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Looking for a Way to Grow Arizonan Jobs, Create Sustainable Businesses, and Boost Technology Innovation? Science Foundation Arizona Is It

I've been blogging a lot lately about the importance of innovation - and government support for it - in securing Arizona's competitive position in a new global economy.  (See WANTED: 100,000 Innovators in 100,000 Garages and Does China's Rise Spell America's Decline? and Is Energy Technology Our Last Chance? and A New Recipe for Job Creation in Arizona.) 

So I was thrilled last week to read this headline on the Arizona Republic's opinion page: "State should back real moneymaker."  The article was about Science Foundation Arizona (SFAz) and its role as a tool to get the " jobs, startup companies and bright ideas to drive new businesses" that Arizona needs.

What does the SFAz do?

According to the Science Foundation Arizona website: "Arizonans want a strong economy, a good education system, and the availability of high-quality, high-paying jobs.  Science Foundation Arizona was formed as a public/private partnership to help with exactly that." 

A report from the Battelle Technology Partnership Practice released last month, cites the direct impacts from SFAz programs as including:

  1. Increased total funds leveraged by industry match or other sources by $43M; in turn increased leverage per dollar awarded by $0.88 to $3.06 from non-state sources for every $1 in state funding.
  2. Increased direct jobs associated with the grants by 394 to 1,151.
  3. Increased companies formed by 5 to 16.
  4. Increased patents filed or issued by 34 to 84.
  5. Increased technology licenses by 2 to 11.
  6. Increased scientific publications by 407 to 760.
  7. Increased graduate research fellows by 46 to 223.
  8. Increased student involvement in STEM education programs (both direct and indirect) by over 78,000 to 160,000.
  9. Increased teacher involvement in STEM education programs (both direct and indirect) by more than 2,200 to 2,900.

Yet despite those very clear economic benefits that SFAz generates, last year the legislature swept the foundation's annual grant of about $25 million.  The foundation subsequently sued and the state restored $17.8 million.  But the legislature voted last year to officially end its annual $25 million funding of SFAz.  

According to the Republic, three Arizona business groups have agreed to pay the Foundation's operating costs, but SFAz won't be able to sustain its important grant programs unless public funding is restored.  The lack of funding combined with the results-generating work that SFAz does led the Republic to write this on its opinion page last week: "Brewer should show immediate support by using federal stimulus money to make up for the elimination of state support for Science Foundation Arizona in fiscal 2011, which begins Thursday. Critical projects and large sums of matching money are at stake. "

Okay, but what does SFAz do?

Science Foundation Arizona encourages the creation and growth of the kinds of businesses that can replace the highly-cyclical real estate industry as a driver of Arizona's economic growth.  Like UA astronomer Roger Angel's new company, which explores ways to make solar power competitive with fossil fuels.  SFAz gave Angel a $1 million grant, which was then matched by the Department of Energy and some private funding.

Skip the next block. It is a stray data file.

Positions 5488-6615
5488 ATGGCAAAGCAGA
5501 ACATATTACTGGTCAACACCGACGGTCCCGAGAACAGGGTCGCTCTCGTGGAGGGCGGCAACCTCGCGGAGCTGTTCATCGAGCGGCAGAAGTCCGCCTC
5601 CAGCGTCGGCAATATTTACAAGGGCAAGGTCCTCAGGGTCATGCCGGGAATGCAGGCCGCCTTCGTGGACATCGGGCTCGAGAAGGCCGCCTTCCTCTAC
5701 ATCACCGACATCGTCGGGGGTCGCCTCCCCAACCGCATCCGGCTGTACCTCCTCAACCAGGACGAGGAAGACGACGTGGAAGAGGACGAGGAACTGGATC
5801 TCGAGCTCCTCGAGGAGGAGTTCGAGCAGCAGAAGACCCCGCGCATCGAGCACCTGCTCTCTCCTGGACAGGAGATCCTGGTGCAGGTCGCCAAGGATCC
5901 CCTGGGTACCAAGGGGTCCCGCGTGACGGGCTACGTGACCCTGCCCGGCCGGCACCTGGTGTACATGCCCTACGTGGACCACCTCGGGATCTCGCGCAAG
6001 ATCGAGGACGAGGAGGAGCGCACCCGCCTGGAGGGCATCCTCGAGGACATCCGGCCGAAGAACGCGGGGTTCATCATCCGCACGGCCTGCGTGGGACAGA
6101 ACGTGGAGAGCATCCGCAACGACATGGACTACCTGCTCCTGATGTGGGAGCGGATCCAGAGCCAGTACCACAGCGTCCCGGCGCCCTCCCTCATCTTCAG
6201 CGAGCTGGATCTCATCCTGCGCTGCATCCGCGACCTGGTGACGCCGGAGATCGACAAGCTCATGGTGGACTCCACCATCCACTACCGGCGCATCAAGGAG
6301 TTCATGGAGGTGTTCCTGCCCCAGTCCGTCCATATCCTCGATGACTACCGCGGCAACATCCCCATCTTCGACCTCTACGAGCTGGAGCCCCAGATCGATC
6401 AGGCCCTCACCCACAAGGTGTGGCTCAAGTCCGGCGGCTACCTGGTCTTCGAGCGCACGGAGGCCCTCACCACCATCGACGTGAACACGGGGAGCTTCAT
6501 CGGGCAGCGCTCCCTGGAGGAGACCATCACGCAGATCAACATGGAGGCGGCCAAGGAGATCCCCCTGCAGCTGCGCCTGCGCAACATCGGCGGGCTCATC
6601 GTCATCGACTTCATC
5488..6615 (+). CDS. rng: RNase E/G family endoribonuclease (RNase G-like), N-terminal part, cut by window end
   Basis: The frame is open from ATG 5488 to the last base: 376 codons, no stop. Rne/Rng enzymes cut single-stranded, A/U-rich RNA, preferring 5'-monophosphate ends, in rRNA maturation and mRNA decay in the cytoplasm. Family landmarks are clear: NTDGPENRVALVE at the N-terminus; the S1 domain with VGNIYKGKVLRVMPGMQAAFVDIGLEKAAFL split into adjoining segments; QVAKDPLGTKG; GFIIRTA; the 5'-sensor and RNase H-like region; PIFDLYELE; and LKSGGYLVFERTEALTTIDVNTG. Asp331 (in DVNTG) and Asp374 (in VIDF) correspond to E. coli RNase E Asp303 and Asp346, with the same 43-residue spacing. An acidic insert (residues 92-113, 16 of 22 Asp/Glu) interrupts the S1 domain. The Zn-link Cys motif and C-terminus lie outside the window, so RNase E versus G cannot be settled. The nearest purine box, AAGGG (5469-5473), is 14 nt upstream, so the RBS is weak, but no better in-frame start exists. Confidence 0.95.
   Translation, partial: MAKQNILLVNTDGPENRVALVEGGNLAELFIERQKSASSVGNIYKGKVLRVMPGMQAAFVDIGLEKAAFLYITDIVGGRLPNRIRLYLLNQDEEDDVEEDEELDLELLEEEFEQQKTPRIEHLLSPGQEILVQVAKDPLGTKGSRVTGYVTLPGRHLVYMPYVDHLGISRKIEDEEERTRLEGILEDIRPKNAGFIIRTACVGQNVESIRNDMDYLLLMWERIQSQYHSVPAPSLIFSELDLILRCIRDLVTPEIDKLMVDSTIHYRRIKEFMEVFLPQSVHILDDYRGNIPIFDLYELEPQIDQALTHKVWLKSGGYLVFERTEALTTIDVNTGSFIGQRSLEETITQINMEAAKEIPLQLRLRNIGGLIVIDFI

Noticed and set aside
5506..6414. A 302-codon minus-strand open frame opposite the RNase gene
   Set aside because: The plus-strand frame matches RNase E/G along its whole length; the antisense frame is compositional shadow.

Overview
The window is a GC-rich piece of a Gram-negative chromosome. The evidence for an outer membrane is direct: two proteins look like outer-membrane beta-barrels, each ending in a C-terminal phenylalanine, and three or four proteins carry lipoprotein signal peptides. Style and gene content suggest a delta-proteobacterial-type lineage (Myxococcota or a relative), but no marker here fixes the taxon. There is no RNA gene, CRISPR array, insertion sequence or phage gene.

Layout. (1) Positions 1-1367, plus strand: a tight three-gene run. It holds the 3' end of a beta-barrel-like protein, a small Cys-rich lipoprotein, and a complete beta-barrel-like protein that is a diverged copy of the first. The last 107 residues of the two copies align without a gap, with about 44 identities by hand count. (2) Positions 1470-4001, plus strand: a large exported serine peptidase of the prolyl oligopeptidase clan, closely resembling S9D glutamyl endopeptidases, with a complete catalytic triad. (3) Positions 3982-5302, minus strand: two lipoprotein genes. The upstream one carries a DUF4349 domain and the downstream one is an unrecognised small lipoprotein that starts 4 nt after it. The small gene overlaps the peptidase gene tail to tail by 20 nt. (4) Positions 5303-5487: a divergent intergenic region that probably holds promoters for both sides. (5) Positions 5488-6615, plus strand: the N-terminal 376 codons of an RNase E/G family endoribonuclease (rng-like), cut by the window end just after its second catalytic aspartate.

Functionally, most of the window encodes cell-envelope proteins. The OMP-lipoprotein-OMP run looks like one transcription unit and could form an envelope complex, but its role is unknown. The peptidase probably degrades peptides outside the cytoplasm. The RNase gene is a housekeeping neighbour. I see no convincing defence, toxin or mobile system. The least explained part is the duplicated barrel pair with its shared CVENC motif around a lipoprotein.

Or Tucson's Critical Path Institute, formed by the University of Arizona and the Food and Drug Administration to speed drug development.  When local funding evaporated, Science Foundation Arizona gave the Institute a $10 million grant, which it used to secure matches from the FDA as well as private firms - at a matching ratio of about six external dollars to every one SFAz dollar.  The Institute has since created four new companies.

It's the kind of development that I've blogged about before - a focus on high-tech industries that will give Arizona, and the US, a competitive advantage in the new global economy.  They're industries that offer the kind of high-wage jobs that will help Arizonans better secure their futures.

One of the best aspects of Science Foundation Arizona, I think, is that it's a public-private partnership.  It's a common criticism that government is notoriously bad at picking winners and losers.  I agree - I think that the innovation, or even the industry that prevails should be the one that is most productive, not the one that receives the most government subsidies.

So while the state has, and hopefully will again, fund SFAz, it's not giving money directly to fledgling companies, or even to schools to develop the kinds of programs that will educate tomorrow's high-tech workforce.  Instead, the state gives the money to this private firm which analyzes competing grant applications and determines, based on the advice of its industry experts, which most merits the grant.  Not a fool-proof process, I'm sure, but SFAz's record to date demonstrates a powerful ability to place grant money where it can be most productive.

What's your take?  Write a comment below - no registration required.

Written on Wednesday, 07 July 2010 15:38 by Gary Yaquinto

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